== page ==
Education systems in developing countries are often centrally managed in a top-down structure. In environments where schools have different needs and where localized information plays an important role, empowerment of the local community may be attractive, but low levels of human capital at the local level may offset gains from local information. This paper reports the results of a four-year, large-scale experiment that provided a grant and comprehensive school management training to principals, teachers, and community representatives in a set of schools. To separate the effect of the training from the grant, a second set of schools received the grant only with no training. A third set of schools served as a control group and received neither intervention. Each of 273 Gambian primary schools were randomized to one of the three groups. The program was implemented through the government education system. Three to four years into the program, the full intervention led to a 21 percent reduction in student absenteeism and a 23 percent reduction in teacher absenteeism, but produced no impact on student test scores. The effect of the full program on learning outcomes is strongly mediated by baseline local capacity, as measured by adult literacy. This result suggests that, in villages with high literacy, the program may yield gains on students learning outcomes. Receiving the grant alone had no impact on either test scores or student participation.
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    Equivalent Years of Schooling: A Metric to Communicate Learning Gains in Concrete Terms
    (World Bank, Washington, DC, 2019-02) Evans, David K. ; Yuan, Fei
    In the past decade, hundreds of impact evaluation studies have measured the learning outcomes of education interventions in developing countries. The impact magnitudes are often reported in terms of "standard deviations," making them difficult to communicate to policy makers beyond education specialists. This paper proposes two approaches to demonstrate the effectiveness of learning interventions, one in "equivalent years of schooling" and another in the net present value of potential increased lifetime earnings. The results show that in a sample of low- and middle-income countries, one standard deviation gain in literacy skill is associated with between 4.7 and 6.8 additional years of schooling, depending on the estimation method. In other words, over the course of a business-as-usual school year, students learn between 0.15 and 0.21 standard deviation of literacy ability. Using that metric to translate the impact of interventions, a median structured pedagogy intervention increases learning by the equivalent of between 0.6 and 0.9 year of business-as-usual schooling. The results further show that even modest gains in standard deviations of learning -- if sustained over time -- may have sizeable impacts on individual earnings and poverty reduction, and that conversion into a non-education metric should help policy makers and non-specialists better understand the potential benefits of increased learning.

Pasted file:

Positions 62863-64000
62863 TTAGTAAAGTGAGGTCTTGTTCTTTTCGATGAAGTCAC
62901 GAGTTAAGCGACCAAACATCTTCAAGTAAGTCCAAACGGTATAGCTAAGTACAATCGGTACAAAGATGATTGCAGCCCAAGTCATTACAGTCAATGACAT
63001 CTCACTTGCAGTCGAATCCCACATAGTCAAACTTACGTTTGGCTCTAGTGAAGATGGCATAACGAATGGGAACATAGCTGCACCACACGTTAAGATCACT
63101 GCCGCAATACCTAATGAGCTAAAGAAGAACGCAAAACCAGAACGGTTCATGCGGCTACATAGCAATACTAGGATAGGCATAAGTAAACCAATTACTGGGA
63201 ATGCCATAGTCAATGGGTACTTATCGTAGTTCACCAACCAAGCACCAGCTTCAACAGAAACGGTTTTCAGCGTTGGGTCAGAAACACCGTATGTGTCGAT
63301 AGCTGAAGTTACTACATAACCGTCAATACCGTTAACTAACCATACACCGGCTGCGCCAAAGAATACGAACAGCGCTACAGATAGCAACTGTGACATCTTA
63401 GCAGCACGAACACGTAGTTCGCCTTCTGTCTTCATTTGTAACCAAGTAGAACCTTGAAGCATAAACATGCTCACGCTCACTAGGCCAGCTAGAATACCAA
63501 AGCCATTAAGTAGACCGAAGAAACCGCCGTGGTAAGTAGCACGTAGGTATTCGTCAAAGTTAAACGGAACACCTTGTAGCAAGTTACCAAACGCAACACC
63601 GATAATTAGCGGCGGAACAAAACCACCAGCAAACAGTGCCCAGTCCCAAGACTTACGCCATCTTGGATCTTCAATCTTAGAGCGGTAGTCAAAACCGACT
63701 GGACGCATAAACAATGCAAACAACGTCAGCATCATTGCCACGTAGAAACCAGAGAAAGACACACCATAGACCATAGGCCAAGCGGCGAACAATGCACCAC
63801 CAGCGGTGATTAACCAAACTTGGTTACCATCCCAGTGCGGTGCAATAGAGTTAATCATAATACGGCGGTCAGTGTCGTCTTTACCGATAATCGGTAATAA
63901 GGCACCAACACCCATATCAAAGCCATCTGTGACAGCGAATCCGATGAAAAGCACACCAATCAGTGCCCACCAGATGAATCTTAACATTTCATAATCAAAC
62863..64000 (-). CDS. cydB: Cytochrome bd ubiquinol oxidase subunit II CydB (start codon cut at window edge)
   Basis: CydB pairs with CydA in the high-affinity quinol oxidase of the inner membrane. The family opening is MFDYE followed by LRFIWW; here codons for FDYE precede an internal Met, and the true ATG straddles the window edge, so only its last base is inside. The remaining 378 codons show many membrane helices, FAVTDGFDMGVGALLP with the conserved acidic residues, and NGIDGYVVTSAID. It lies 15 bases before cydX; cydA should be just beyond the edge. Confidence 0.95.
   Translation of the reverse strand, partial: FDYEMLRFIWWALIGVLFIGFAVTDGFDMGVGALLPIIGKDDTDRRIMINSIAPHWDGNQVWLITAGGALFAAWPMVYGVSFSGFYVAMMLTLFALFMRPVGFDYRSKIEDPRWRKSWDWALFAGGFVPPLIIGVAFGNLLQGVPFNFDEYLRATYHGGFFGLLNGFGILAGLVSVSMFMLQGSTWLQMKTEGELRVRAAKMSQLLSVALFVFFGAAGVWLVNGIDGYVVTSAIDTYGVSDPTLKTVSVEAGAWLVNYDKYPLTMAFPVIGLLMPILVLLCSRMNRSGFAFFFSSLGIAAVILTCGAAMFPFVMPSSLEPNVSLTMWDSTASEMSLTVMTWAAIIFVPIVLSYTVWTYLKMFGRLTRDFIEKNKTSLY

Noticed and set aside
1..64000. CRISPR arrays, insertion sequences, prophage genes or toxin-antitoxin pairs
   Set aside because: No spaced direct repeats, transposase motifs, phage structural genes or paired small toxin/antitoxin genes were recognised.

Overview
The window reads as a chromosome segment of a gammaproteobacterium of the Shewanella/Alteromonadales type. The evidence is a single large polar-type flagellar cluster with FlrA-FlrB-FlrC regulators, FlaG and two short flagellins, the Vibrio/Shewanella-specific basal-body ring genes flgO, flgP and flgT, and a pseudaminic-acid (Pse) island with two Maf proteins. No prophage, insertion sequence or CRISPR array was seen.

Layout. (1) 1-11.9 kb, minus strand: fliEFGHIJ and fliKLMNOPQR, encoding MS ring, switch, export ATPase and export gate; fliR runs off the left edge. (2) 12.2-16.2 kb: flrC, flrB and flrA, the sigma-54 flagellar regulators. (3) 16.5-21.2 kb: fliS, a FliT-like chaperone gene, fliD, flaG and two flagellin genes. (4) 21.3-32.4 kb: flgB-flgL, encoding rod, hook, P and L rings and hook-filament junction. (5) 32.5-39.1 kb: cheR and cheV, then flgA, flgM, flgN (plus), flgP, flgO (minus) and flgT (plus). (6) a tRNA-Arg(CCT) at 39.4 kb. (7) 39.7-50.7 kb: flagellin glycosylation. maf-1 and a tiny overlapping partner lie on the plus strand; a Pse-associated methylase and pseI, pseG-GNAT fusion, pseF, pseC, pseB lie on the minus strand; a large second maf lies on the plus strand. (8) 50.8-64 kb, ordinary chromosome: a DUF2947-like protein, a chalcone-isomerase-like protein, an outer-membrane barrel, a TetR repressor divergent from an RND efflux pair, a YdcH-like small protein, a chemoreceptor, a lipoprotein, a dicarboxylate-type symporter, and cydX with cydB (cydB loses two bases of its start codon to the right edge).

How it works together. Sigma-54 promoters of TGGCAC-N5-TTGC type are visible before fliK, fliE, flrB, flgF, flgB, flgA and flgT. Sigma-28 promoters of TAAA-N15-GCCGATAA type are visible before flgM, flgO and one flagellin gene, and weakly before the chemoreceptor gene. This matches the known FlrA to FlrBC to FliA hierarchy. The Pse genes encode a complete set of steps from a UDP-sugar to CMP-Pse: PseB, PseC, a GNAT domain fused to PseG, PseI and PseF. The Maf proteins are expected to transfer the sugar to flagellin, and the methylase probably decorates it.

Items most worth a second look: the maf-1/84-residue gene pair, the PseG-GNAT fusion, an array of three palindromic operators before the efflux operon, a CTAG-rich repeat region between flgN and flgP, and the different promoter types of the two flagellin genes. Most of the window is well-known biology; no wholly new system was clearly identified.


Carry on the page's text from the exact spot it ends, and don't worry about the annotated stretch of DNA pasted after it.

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    Why Do Students Learn so Little?: Seeking Answers Inside Haiti's Classrooms
    (World Bank, Washington, DC, 2015-05) Adelman, Melissa ; Baron, Juan D. ; Blimpo, Moussa ; Evans, David K. ; Simbou, Atabanam ; Yarrow, Noah ; Yarrow, Noah
    The Haitian education system made substantial improvements in access over the last decade, such that today the majority of Haiti’s children are in school. Despite improvements, the primary education system is highly inefficient: children start primary school 2 years late on average, and fewer than 60 percent will reach the last grade of the cycle. At each school, classroom observations were conducted using the Stallings Classroom Snapshot instrument, and questions about the school calendar and daily schedule asked. The results provide a representative picture of class time and teacher classroom practice in the Nord and Nord Est departments, and while not representative of Haiti as a whole, do provide a starting point for better understanding the major constraint to achieving a high-quality education for all children: the quality of teacher instruction. Section two describes the sample of schools and the stallings instrument; sections three and four present the main results of the classroom observations on teacher time use and pedagogical practices; section five provides estimates of overall class time that students receive; and section six concludes.